“98: Feeling great.”
“99: Doing fine.”
“Don’t you laugh: I’m 99 ½.”
100: “Please bow; I’m 100 now.” Phyllis decided that occasion merited a parade. She decorated a golf cart from the home to resemble a carriage. Phyllis’s son played the horse. Faith wore a tiara and a cape. A red carpet lined the parade route which was populated with residents from Westminster, Faith’s continuing care retirement community in St. Pete, FL.
By 104, Faith was done. She announced, “104. I want no more!” She got her wish a year later.
Pastor Dino sent her off with a lovely eulogy.
Service to others has been a hallmark of Dino Silvestrini’s life. An athlete, he grew up in Iron River, MI, a town of under 3,000 in the U.P., and coached JV basketball at a Catholic school in nearby Marinette, WI. As Pastor of St. Rita’s in Trenary, MI, his assignment was affiliated with St. Therese, in Au Train. The small mission church was in danger of closing. To support St. Therese, Dino came up with a fundraiser and ran 23 miles from from Trenary to Au Train. Sponsorships produced $14,000 for St. Therese.
In 2010, a month after leaving the priesthood, Dino moved with his mother to Florida. Out to dinner with a friend, he noticed a woman on the dance floor, introduced himself and called her the next day. He and Dee have been married for 11 years. At the time, Dino thought his clerical career was over. He began applying for civil jobs; he was a groundskeeper for the Baltimore Orioles and a teacher’s aide. His perceptive wife suggested he was “wasting” his time and should resume his pastoral duties. So encouraged, Dino became a chaplain for Suncoast Hospice in St. Pete and was later hired as chaplain for Westminster.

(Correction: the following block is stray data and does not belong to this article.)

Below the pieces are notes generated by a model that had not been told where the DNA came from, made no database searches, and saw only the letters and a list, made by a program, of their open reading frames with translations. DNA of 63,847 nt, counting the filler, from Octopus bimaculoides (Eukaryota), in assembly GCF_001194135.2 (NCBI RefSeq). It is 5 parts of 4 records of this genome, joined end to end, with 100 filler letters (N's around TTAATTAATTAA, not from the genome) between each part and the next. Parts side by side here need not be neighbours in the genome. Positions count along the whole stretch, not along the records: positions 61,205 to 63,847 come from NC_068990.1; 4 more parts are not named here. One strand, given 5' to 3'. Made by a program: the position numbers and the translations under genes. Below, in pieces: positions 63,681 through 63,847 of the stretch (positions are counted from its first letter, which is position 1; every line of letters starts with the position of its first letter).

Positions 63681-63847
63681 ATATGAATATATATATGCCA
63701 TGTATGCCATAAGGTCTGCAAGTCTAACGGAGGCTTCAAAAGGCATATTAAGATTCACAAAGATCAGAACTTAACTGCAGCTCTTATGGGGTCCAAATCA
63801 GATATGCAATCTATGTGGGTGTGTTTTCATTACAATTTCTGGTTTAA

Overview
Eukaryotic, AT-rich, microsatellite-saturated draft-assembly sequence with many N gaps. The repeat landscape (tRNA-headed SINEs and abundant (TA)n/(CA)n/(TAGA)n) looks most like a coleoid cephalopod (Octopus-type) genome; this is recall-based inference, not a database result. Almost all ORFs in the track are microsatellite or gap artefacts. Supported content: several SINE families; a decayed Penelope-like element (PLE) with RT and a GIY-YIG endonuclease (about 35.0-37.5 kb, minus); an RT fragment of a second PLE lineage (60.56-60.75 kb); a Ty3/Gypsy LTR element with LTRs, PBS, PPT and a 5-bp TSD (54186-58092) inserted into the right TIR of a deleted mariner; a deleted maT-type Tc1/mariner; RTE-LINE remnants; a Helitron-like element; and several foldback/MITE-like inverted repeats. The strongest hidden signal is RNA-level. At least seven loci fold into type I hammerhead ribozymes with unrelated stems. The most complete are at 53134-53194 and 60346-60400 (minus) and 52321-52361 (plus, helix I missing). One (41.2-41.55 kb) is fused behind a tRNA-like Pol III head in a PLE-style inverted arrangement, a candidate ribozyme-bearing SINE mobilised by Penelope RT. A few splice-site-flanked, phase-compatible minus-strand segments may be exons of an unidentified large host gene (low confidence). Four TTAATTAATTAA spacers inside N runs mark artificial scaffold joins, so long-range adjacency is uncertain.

His favorite part of the job? “Sharing in the joy of peak moments like baptisms and weddings.” The toughest? “Helping people cope with death. I try to offer solace, encouragement and guidance. It’s a privilege to share in a person’s faith life.”
His thoughts about the celibacy requirement for Catholic priests? “Many Catholics forget celibacy wasn’t imposed on priests until the 12th century.” Before that, he explains, when a married priest died, the church property reverted to his wife. He says the Pope mainly introduced celibacy to protect property rights. In recent years, a shortage of priests has led to more discussions about dropping the requirement, he says. “But I don’t see things changing any time soon.”